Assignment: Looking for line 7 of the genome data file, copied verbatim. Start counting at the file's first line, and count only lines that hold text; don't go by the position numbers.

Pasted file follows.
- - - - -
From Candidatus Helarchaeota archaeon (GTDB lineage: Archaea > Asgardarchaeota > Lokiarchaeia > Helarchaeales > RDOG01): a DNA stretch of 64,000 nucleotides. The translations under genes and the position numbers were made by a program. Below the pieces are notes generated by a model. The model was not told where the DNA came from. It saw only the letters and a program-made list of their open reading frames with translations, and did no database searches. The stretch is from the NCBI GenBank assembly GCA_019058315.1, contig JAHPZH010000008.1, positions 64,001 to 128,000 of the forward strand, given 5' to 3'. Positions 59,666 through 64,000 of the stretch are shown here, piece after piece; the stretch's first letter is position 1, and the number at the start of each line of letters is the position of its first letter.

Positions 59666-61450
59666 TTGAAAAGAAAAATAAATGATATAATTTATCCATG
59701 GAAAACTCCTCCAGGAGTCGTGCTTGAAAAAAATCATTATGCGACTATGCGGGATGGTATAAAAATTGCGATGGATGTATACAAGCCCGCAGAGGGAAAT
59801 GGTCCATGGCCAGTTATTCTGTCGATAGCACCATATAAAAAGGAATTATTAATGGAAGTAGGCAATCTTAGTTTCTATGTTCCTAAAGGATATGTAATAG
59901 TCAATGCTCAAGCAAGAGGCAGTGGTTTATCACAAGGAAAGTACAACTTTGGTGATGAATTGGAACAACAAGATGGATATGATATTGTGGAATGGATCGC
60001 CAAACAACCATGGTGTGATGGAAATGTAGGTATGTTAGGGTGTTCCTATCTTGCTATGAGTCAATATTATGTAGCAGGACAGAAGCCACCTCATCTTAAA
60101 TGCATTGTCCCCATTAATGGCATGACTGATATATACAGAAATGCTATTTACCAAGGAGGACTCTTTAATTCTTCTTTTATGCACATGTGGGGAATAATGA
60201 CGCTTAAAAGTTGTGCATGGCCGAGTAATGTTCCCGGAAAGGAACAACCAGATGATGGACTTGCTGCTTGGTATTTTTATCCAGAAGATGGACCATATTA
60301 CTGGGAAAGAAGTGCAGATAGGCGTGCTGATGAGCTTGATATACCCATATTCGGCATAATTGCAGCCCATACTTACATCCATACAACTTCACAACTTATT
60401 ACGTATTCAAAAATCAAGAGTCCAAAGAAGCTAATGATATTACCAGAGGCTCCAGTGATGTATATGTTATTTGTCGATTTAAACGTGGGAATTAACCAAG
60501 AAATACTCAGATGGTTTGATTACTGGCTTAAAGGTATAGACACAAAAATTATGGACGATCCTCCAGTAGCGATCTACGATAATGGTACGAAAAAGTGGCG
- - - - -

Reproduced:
60001 CAAACAACCATGGTGTGATGGAAATGTAGGTATGTTAGGGTGTTCCTATCTTGCTATGAGTCAATATTATGTAGCAGGACAGAAGCCACCTCATCTTAAA